Last weekend Riot Fest Music Festival & Carnival (& John Stamos' art gallery) settled into Chicago's Douglas Park for the third year, cementing itself as the coal-turned-diamond in the city's bloated festival circuit.
After being unceremoniously booted from nearby Humboldt Park in 2015, it seemed Riot Fest's future in the Second City was largely in question. The move to Douglas Park that year wasn't without controversy either, as an agreement had to be struck with the nearby hospital over noise concerns.
Now though, Riot Fest seems to have found a permanent, happy home, with the neighborhood and fans alike embracing the change. In facing these challenges head-on, the organizers have produced the most anticipated music event in a city that boasts Lollapalooza prime, Pitchfork and a litany of others too long to list.
With a reputation for reuniting long-defunct bands, such as the Replacements and Misfits in year's prior, this year's edition saw the triumphant return of Jawbreaker closing the festival on Sunday night.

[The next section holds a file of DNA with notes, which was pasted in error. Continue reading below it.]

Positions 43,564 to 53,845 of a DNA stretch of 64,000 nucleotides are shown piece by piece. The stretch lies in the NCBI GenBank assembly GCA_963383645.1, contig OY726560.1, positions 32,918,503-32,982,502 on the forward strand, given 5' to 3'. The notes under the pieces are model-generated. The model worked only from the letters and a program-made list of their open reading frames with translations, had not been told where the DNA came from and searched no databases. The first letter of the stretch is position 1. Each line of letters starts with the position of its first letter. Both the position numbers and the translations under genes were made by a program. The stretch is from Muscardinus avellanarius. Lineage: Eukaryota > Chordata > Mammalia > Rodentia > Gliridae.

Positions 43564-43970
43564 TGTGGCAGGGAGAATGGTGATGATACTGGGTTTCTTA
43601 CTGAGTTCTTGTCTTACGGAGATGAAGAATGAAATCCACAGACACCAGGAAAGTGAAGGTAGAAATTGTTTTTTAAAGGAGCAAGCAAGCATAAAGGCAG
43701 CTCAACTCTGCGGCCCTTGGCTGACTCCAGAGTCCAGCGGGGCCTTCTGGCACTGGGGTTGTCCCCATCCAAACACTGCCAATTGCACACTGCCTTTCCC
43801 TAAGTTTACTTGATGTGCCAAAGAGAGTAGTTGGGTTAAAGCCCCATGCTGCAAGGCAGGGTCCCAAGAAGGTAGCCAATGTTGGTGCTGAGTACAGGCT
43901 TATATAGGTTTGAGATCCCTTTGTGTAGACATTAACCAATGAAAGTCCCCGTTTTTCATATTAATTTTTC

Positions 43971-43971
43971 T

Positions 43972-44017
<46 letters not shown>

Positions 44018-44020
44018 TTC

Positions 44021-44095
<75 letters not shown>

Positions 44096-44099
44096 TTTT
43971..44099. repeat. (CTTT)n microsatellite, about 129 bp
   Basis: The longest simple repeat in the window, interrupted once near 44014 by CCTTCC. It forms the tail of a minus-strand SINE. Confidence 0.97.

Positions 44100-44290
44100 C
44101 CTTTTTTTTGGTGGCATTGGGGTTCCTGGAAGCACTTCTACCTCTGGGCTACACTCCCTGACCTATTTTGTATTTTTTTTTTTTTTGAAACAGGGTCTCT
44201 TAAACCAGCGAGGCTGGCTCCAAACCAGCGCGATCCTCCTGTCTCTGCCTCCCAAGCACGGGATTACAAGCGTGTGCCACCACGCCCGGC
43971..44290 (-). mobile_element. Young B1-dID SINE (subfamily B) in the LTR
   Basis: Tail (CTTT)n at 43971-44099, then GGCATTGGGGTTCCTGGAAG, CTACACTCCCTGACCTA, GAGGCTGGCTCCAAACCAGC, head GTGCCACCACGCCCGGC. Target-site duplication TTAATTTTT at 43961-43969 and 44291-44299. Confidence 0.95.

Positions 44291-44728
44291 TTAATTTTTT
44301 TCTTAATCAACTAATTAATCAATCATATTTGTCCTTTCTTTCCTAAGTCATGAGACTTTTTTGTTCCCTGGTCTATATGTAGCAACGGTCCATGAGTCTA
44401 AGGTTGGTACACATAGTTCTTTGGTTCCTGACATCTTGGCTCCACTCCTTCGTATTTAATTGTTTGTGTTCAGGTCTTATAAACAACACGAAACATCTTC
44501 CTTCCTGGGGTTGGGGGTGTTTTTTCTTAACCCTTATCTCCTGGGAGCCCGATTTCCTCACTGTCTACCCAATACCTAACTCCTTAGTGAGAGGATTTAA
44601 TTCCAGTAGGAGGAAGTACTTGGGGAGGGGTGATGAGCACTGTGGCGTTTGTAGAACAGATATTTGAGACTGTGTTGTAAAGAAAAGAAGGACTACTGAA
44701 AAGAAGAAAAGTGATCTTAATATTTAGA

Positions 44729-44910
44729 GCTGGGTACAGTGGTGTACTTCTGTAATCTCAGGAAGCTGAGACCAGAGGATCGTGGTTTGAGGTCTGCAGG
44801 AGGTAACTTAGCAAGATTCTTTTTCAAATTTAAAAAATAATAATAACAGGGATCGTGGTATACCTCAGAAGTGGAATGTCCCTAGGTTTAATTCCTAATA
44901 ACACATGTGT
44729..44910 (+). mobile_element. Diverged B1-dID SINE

Trent Reznor's Nine Inch Nails headlined the opening night with the ferocity that's come to be expected in the band's close to 30 year existence. Hometown hero Vic Mensa as well as New York's Action Bronston and Death From Above featured as the day's other highlights.
Saturday featured the band we were most excited for, Queens of The Stone Age, with Josh Homme presenting songs from the band's newest album, Villians, for the rowdy fest's consumption. Wu-Tang Clan also returned playing the entirety of their album Enter the Wu-Tang (36 Chambers), but we were most glad to see Beastie Boy Mike D take to the stage for a DJ set. Saturday made for a heavy day of full album retrospectives with Danzig bringing Danzig III to life as well.
Energetic sets from Prophets of Rage, TV on the Radio and M.I.A. rounded out the mighty offering from the continually improving festival on it's final days. With dates already announced for September 14-16, 2018 we can't wait to see who Riot's reviving for next year's edition.